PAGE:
of its latest vessel and help pay for possible future purchases.
Globus was trying to take advantage of soaring shipping rates to expand its fleet and lock in long-term charter rates at the top of the market. The shares soon doubled to 600p, though they later eased back to 395p. The company is now worth £110 million.
The judges were impressed by its long-term revenue and earnings visibility, not to
mention its solid share price performance.
Stock market wobbles did not prevent Northern Irish accountant, financier and entrepreneur John Shannon pulling off an £80 million reverse AIM takeover and raising £20 million. The feat won him Deal of the Year. He reversed AssetCo, a company he had developed from an Ulster vehicle fleet manager into a supplier of outsourced services to various public bodies, into Asfare, which made all the ladders for the fire services.
Shannon, who took AssetCo from its original parent company through a complex buy-in management buy-out, explains: ‘It was a cottage industry needing consolidation. We had long-term deals, but were highly leveraged after the buy-out and wanted to float. Asfare had been struggling and the government put a buying embargo on the fire services during a review of the sector, so they needed a deal.’
An amicable end
It transpired that Asfare was ‘receptive and not confrontational’. Shannon assembled a strong team of advisers, with solicitor Nabarro Nathanson, accountant Grant Thornton and broker Hoare Govett and he suggests that his naivety helped: ‘I did not think stock market movements might affect funding.’
The deal went through and the business is thriving. Shannon continues: ‘These deals take a huge amount of effort and energy and my key goal was ensuring the daily running of the business didn’t suffer while the deal went through. I was lucky to have a strong management team.’ The judges liked both the size and scale of the deal, the dominance it gave the company and its ‘textbook’ use of AIM.
Striking the right balance was the most important task facing Stephen Hill, Finance Director of the Year. He was holding the purse strings at social housing market leader Connaught last September when the company bought National Britannia Group for £91 million and raised £58 million in a heavily oversubscribed placing to finance part of the deal. Hill had to cope with the company’s move to the Full List of the London Stock Exchange, with all the governance and reporting issues that involved.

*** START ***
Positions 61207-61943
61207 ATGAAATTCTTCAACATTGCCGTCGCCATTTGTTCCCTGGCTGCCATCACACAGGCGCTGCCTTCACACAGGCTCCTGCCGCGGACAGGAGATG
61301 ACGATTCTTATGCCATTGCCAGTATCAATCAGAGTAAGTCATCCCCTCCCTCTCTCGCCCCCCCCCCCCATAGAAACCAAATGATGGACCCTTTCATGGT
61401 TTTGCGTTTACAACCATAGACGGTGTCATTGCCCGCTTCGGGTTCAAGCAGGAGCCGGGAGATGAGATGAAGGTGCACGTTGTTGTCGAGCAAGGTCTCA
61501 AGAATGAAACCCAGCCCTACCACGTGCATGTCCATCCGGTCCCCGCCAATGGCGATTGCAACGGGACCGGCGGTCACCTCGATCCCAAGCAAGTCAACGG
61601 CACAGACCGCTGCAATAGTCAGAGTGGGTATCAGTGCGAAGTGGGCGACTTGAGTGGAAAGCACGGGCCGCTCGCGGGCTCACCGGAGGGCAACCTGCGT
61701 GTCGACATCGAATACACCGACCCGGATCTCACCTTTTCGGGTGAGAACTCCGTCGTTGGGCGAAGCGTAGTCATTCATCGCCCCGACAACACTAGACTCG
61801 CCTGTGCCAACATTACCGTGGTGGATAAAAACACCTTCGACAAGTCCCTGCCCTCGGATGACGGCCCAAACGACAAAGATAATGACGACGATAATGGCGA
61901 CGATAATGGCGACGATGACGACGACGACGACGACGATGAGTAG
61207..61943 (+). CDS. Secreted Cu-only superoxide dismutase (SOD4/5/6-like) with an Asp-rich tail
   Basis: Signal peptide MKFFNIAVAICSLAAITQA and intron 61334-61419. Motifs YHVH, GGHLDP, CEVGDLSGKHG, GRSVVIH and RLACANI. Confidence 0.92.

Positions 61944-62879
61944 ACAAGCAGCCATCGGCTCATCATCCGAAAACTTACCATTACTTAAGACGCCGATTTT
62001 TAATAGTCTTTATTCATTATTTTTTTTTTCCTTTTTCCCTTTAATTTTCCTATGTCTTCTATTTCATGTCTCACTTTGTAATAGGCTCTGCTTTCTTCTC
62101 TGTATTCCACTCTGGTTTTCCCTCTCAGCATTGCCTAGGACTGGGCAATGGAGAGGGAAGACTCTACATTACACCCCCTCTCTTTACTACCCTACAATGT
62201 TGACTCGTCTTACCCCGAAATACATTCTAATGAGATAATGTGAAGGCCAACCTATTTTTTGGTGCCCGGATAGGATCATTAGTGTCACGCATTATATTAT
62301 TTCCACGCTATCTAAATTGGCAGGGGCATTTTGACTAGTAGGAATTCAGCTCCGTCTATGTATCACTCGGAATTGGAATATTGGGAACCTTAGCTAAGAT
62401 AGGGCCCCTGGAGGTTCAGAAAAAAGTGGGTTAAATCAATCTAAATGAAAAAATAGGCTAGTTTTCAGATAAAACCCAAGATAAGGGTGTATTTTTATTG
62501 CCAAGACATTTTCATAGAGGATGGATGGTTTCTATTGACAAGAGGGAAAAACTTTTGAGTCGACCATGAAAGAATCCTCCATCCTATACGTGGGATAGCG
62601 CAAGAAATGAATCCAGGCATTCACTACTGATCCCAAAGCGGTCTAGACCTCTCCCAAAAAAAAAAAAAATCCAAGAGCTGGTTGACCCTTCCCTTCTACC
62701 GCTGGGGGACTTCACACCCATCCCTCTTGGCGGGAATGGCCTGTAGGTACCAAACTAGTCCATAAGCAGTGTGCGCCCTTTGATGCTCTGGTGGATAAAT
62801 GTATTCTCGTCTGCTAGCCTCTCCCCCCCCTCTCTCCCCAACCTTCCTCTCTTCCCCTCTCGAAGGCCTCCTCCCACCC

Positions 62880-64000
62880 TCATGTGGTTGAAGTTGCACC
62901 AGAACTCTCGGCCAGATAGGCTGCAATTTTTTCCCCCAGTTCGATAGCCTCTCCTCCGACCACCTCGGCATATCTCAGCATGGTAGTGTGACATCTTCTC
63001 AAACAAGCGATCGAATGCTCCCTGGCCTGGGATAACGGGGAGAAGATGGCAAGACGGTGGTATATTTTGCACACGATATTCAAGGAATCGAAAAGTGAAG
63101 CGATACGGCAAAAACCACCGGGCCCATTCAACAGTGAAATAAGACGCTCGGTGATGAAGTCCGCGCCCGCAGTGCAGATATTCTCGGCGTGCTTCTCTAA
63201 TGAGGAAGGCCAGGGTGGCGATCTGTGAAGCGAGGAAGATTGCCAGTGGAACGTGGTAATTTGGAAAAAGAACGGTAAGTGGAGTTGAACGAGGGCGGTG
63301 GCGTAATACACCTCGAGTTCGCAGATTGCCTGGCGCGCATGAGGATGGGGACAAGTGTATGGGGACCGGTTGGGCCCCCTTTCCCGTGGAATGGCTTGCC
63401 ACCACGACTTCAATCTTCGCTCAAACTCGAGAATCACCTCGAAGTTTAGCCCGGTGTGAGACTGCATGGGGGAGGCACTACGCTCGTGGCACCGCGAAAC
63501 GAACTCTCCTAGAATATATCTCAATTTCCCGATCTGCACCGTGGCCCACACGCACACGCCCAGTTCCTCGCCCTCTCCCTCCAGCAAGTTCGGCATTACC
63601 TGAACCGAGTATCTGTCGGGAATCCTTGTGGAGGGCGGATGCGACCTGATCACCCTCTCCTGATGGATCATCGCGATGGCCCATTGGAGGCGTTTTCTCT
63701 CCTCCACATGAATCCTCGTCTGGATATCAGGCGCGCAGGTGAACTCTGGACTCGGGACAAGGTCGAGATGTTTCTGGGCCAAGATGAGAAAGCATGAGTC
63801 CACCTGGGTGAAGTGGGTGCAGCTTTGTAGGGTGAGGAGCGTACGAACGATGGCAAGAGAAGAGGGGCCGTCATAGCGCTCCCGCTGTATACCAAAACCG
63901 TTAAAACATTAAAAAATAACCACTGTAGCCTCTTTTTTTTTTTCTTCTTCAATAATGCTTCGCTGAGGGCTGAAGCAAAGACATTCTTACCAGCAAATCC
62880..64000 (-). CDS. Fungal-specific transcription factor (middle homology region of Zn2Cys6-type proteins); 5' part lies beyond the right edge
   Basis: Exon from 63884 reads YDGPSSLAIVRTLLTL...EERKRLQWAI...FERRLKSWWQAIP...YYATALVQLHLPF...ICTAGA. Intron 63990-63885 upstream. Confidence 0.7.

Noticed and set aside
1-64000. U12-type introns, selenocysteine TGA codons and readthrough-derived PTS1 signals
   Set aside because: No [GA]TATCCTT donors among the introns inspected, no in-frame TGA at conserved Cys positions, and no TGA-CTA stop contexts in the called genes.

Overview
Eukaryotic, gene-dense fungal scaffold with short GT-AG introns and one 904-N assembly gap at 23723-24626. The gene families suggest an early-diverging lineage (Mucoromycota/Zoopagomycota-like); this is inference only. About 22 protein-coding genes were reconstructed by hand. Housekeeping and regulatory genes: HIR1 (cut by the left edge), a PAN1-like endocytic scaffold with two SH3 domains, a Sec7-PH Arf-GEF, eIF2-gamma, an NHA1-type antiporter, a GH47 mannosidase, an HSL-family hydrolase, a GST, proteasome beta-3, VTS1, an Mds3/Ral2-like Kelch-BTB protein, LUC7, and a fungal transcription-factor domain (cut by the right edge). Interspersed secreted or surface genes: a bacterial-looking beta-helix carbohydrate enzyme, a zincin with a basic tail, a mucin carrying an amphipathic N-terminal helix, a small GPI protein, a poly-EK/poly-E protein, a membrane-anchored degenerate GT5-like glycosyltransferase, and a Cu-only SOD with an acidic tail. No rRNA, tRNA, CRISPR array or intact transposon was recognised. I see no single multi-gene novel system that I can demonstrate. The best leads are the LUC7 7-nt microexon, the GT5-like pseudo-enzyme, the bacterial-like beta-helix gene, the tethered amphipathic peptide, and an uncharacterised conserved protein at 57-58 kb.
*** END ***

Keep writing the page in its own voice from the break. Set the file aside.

Hill has the challenging but ‘stimulating’ job of handling growth, which means ‘getting the funding right and, crucially, delivering the contracts we’ve won’. With acquisitions, this involves ‘making sure we integrate where necessary and know when to leave things alone’.
One City figure whose attention is usually welcome, especially among smaller-capitalised companies, is Giles Hargreave, head of stockbroking and fund management group Hargreave Hale, whose Marlborough Special Situations Fund earned the Investor of the Year gong. ‘We buy anything if we think it offers value,’ he declares.
Hargreave and his team of six work ‘bloody hard and see a lot of companies’ to find that value. Marlborough’s biggest holding is spread-betting outfit London Capital, but ‘in small-caps you can’t afford to have too much in one stock because, if things go wrong, the downside is horrific. We try to average up our winners and cut our losses and we sell on warnings. I try to buy companies with downside protection; take Gladstone Software, I’m losing money, but three-quarters of its price is in cash and property’.
The judges noted that Marlborough Special Situations Fund has returned 290.6 per cent over five years, outperforming the sector average by 152.07 percentage points.
Experience is one of the qualifications Tim Ross, Non-Executive Director of the Year, brings to the boardrooms of acquisitive construction and infrastructure materials group Ennstone and equipment rental specialist Lavendon.
A former City solicitor who became legal adviser and then director of construction group George Wimpey, Ross was able to retire at 50 and dabbled in venture capital until non-executive directorships came his way.
‘You get a reputation,’ reflects Ross, who chairs successful expansionist mineral, fuel and waste support services group Hargreaves Services and two other quoted groups.
‘All are related to construction and some have been very successful.’
Familiarity with the law helps a non-executive, he argues: ‘I can understand governance issues and keep them in perspective. Otherwise it is easy to become mesmerised by rules.’
Other winners were Bob Morton, who bagged Chairman of the Year primarily for
his work at mid-tier accountancy firm Tenon. Profits at the firm rose 21 per cent to
£12.4 million for the most recent year-end. The judges also recognised Morton’s general contribution to the small company scene over the years (see Power Top 50, February issue).
Finally, private equity firm Beringea’s ProVen Growth and Income Venture Capital Trust was chosen as Specialist Investment Vehicle of The Year. It is the best-performing VCT in its class, achieving above average returns by delivering an investment uplift of 126 per cent in less than six years.
Winner: Redhall – David Jackson
Winner: Tenon – Bob Morton
Winner: Ennstone and Levendon – Tim Ross
Winner: Marlborough Special Situations – Giles Hargreave
Winner: Craneware – Keith Neilson
Winner: Globus Maritime – George Karageorgiou
Winner: AssetCo – John Shannon
Winner: Proven Growth & Income VCT – Stuart Veale
Winner: Renew Holdings – Brian May
Winner: Connaught – Stephen Hill